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About the Photos

Most of the photos on this site were extracted from reference images (high-resolution tiffs, 20 to 200 megabytes in size) from the Library of Congress research archive. (To query the database click here.) Many were digitized by LOC contractors using a Sinar studio back. They are adjusted by your webmaster for contrast and color in Photoshop before being downsized and turned into the jpegs you see here.

 
 
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VINTAGRAPH • WPA • WWII • BRIDGE AT ARGENTEUIL, 1874

Ye Alpine Tavern: 1913

Ye Alpine Tavern: 1913

Mount Lowe, California, circa 1913. "Ye Alpine Tavern on Mount Lowe Railway line." Our second look at this mile-high Swiss-style chalet that was the end of the line for passengers of the Mount Lowe scenic railway. As we saw in the video clip accompanying the previous post, excursionists got a spectacular ride for their fare (which in the railway's opening year of 1893 was a hefty $5). 8x10 inch dry plate glass negative, Detroit Publishing Company. View full size | Continue reading

Postscript: There's at least one other high-resolution view of the railway in the Library of Congress archive, for a total of three images, and there could be more to come. Although they were taken a century ago, they are in effect "new," having been digitized in April 2010 and put online in the past few weeks or months. Up until recent years or months most of these Detroit Publishing images have been effectively invisible for the better part of a century, existing only as negatives or as colored postcard views, which are something like low-resolution cartoons. Large-format prints, which were part of the Detroit Publishing business, have not survived in large numbers or were never made in the first place. It's only now, for the first time, that people are able to experience these views in the great detail afforded by the 8x10 inch glass negative format, thanks to digital technology, which lets us get a positive image of the negative without making a photographic print on paper in the darkroom, which is where a lot of detail gets lost. So the view you see on your video display right now on Shorpy is, for many if not most of these images, their much-delayed mass-audience high-definition premiere.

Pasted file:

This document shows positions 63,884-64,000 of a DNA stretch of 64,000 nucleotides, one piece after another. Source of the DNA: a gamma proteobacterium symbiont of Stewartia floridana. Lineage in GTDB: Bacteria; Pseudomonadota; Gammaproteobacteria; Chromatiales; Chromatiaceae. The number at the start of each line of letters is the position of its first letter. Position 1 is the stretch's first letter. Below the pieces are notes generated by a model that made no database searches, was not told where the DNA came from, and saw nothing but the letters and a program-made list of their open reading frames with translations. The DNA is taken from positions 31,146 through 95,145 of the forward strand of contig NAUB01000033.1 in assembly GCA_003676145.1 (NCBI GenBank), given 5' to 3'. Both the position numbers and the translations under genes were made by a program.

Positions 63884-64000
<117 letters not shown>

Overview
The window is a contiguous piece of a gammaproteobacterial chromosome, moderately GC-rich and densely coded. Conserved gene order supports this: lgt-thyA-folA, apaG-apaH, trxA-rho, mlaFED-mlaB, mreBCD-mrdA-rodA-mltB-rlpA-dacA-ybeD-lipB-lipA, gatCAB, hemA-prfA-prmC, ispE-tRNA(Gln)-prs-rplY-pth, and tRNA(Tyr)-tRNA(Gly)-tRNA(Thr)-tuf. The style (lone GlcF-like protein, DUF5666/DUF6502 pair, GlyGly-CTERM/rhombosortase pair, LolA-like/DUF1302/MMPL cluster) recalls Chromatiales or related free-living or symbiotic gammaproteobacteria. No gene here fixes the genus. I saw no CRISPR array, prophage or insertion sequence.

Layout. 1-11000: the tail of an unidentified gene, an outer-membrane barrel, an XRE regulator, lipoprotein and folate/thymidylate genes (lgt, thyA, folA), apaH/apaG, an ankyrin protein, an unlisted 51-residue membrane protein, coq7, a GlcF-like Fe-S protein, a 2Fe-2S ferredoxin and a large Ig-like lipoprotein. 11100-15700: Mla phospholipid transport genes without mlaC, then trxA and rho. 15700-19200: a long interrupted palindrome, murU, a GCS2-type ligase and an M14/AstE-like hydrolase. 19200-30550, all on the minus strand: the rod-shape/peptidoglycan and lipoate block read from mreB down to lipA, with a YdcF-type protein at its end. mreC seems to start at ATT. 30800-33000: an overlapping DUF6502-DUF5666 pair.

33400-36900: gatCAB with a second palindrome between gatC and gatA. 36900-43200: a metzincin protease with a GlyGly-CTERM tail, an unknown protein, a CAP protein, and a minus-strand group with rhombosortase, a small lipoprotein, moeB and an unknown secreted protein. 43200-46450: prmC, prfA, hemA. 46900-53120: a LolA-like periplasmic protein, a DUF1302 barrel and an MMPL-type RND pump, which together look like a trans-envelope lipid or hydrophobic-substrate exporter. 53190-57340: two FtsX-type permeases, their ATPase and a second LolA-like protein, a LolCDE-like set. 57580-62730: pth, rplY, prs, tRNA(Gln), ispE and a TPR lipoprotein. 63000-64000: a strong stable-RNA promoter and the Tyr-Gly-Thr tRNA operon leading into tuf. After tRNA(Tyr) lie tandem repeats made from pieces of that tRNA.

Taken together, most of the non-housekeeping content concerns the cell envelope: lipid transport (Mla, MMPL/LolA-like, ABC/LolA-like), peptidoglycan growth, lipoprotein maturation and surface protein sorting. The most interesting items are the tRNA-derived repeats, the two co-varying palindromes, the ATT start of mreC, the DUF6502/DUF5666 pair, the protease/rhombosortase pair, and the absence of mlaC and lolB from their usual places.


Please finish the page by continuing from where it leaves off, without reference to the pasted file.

Topless Tavern

At the base of the mountain sat Mount Lowe military Academy, where my father was a cadet in the 1940s. On their alumni website, a classmate has left this photo of the ruins.

I wish the tavern was still there.

The hike along this route is one of my favorite in the L.A. area. There are signposts along the route giving a little history of the railway. The cuts through the granite as seen in the video clip are of course still there (minus the rail tracks) and look very familiar. It's a tough but rewarding hike that's quite accessible. The tavern would be a very welcoming stop if it was still there although my hike would probably end at that point (hic).

Ye Alpine Postcard

More here.

Local and Long Distance!

All this and a Bell Telephone! Would there be anything BUT "long distance" from this outpost?

It is SO gratifying to see these hi-res pictures. I've been fascinated by the Mount Lowe Railway for most of my life, but as noted, prior published pictures lacked detail.

Yesterday's Future

Surprising how modern this building looks, but then we've been seeing echoes of its design for the past hundred years. There's a timelessness to those tapered columns, the wall of glass and the strong horizontals of the deck.Good design doesn't go out of style -- that's why we still see Art & Crafts and Mission styles in our furniture, and some of us still build similar designs.

Steve "Old Dusty" Miller
Someplace near the crossroads of America

Stunning

I love opening these up, a great present. How good would the prints look when they made them?

[That's a good question. I should look for one on eBay. - Dave]

 
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Shorpy.com | History in HD is a vintage photo blog featuring thousands of high-definition images from the 1850s to 1950s. The site is named after Shorpy Higginbotham, a teenage coal miner who lived 100 years ago.

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